Each of the 3 Pesukim in Birkat Cohanim consists of 2 Brachot. Here is how Rashi describes them:
- יברכך. שיתברכו נכסיך
- וישמרך. שלא יבואו עליך שודדים ליטול ממונך
- יאר ה' פניו אליך. יראה לך פנים שוחקות, פנים צהובות
- ויחנך. יתן לך חן
- ישא ה' פניו אליך. יכבוש כעסו
- וישם לך שלום
The בעל הטורים brings a proof to there being 6 blessing:
אמ*ו*ר להם - מלא - כנגד ו' ברכות יברכך,וישמרך, יאר, ויחנך, ישא, וישם שלום. כנגד ו`. תורת י"י עדות י"י ופקודי י"י מצות י"י יראת י"י משפטי י"י
(בעל הטורים - במדבר ו-כ"ג)
They are one of the few examples in the Torah of a Bracha; wishing somebody health, wealth and peace, etc.
Other examples are the blessings that Yitzchak wished upon Yaakov and Eisav, and the blessings Moshe gave the Yidden at the end of his life.
Not to be confused with the "Baruch Ata" type of Bracha which is either thanking or praising Hashem for something.
Other points you raised:
keyn yehi ratzon: That's because the Chazan is not really giving a direct Bracha. He says "Bless us with the threefold Bracha written in the Torah; Yevarechecha, etc.", so we answer "may it be [His] will"; we can't answer Amen since there was no direct "wish".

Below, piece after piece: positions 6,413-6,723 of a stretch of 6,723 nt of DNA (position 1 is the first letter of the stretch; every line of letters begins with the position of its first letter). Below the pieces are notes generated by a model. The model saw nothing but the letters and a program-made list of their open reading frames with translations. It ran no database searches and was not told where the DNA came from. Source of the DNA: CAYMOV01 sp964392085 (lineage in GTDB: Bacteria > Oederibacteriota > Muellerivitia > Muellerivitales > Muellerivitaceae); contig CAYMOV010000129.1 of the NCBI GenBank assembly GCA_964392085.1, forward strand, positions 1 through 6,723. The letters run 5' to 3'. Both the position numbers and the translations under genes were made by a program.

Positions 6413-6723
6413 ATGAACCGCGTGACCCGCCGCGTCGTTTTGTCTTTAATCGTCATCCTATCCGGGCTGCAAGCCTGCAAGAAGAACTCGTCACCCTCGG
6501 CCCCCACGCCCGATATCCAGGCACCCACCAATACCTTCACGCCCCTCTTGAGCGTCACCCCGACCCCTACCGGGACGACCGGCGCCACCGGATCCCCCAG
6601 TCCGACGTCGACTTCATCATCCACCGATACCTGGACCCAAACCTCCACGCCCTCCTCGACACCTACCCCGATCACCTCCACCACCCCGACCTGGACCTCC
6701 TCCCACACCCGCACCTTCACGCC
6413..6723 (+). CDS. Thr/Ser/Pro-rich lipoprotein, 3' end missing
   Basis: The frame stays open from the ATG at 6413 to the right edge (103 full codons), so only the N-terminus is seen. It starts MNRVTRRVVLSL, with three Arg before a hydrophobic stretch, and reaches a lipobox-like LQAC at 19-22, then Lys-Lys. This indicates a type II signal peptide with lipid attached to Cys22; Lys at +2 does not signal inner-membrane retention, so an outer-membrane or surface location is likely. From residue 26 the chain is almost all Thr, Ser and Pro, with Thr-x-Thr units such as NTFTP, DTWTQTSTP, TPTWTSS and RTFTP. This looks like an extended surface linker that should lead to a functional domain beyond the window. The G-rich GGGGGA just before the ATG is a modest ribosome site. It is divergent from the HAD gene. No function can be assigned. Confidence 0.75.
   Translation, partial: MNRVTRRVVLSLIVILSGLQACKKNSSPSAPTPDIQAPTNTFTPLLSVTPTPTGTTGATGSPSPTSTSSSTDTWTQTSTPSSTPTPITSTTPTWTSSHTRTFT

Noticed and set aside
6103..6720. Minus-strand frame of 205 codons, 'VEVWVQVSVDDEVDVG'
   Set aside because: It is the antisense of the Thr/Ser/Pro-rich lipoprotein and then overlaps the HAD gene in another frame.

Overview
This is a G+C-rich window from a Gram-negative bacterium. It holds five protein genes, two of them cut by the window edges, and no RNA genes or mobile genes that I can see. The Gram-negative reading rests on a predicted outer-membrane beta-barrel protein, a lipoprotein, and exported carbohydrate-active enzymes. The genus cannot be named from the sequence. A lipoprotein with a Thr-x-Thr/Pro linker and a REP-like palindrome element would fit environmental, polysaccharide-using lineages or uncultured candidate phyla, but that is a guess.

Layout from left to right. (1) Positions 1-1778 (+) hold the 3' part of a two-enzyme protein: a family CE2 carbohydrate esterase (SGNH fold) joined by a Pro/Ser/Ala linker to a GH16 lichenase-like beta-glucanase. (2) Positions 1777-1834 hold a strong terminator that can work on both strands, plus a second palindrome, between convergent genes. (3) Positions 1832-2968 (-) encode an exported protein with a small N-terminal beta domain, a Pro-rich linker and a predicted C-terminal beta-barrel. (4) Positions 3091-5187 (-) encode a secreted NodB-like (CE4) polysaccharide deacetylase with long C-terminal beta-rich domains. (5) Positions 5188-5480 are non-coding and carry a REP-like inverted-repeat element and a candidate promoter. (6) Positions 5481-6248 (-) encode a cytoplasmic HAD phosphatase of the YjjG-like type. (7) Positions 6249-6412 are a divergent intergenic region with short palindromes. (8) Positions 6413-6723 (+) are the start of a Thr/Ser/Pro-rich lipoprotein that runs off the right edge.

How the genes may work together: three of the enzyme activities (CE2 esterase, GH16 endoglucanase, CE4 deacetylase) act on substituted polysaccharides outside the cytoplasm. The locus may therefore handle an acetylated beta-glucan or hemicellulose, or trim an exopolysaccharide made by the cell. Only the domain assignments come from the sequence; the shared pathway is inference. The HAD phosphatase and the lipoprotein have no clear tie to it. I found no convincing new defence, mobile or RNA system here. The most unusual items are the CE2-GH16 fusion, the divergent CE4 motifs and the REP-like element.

As opposed to the Cohanim who are actually blessing us, so we answer "Amen".
baruch hu u'varuch shemo is frowned upon by many Poskim - when the Cohanim are blessing us - since it's a Hefsek. Other Poskim seem to allow it, judging by common practice.
blessing the children on Shabbat they usually don't answer Amen either out of habit, since they havbe been blessed this way since before they could talk, or else because it's often said quietly. Lately my kids have started saying Amen when they figure out I'm done (by lifting my hands off their head); I have no idea what prompted that behavior.